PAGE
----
CHICAGO — The Michigan House Wednesday passed a bill giving bondholders a statutory lien on Detroit's income tax revenue, a measure meant to ease the city's first capital markets appearance since it exited bankruptcy.
The Senate approved the measure last month.
The legislation applies to a $275 million placement the city did with Barclays in December 2014, during the final days of its bankruptcy. The agreement calls for the city to roll the variable-rate debt into a fixed-rate mode within 150 days. That will mark Detroit's first post-bankruptcy public financing.
Senate Bill 160 requires Detroit to send all of its income tax revenue to a trustee for the benefit of the holders of the financial recovery bonds, before paying debt service and releasing what's left to the city.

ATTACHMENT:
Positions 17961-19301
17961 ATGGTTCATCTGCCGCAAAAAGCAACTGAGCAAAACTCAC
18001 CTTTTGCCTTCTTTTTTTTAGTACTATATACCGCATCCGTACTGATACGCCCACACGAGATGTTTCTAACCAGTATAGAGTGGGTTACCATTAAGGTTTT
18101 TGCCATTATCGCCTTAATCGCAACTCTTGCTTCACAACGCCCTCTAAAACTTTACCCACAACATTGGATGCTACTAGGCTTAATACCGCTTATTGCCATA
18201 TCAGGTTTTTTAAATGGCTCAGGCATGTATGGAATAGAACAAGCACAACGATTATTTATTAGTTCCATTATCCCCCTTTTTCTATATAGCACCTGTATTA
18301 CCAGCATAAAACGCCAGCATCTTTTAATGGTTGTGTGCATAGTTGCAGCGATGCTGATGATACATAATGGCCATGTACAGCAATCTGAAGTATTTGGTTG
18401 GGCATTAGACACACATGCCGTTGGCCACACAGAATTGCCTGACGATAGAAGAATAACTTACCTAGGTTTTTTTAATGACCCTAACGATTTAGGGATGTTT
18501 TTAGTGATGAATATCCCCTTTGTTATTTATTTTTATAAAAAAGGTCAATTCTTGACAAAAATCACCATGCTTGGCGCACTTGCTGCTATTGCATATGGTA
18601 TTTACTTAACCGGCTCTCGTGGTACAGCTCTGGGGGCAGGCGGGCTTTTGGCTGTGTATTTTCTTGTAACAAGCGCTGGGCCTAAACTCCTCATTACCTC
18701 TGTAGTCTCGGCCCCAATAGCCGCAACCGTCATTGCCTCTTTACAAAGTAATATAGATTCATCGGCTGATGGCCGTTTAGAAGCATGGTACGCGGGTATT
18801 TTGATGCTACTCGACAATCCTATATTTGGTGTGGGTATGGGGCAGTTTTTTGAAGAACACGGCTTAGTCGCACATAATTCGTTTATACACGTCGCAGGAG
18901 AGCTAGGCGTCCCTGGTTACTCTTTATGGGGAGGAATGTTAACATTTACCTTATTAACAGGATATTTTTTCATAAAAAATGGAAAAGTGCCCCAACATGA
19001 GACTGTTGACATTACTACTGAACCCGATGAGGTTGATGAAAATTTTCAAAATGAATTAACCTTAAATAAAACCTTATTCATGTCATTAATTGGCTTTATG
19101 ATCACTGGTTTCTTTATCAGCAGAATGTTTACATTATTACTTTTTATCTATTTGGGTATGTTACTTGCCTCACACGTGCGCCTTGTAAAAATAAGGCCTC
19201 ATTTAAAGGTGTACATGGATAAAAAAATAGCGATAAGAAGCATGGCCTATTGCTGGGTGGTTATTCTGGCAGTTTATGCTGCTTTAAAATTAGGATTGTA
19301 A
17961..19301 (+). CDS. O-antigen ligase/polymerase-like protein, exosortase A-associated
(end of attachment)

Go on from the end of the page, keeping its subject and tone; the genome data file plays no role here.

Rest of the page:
The legislation would give bondholders a superior, statutory lien on the income tax revenue until the bonds are paid off.
The Barclays agreement requires the city to seek at least two credit ratings, and officials are hoping that the new statutory lien and intercept feature will win investment-grade ratings for the debt. Currently all of the city's debt is junk rated. Fiscal analysts reviewing the bill said the lien and intercept could save the city between $2 million and $3 million a year on debt service.
The $275 million bonds, which currently feature eight- and 10-year maturities, are the city's only debt backed by an income tax pledge.
The Republican-led House passed Senate Bill 160 by a vote of 107 to 3 on April 15. The Senate approved the measure in March. The bill will next head to Gov. Rick Snyder, who is expected to sign it.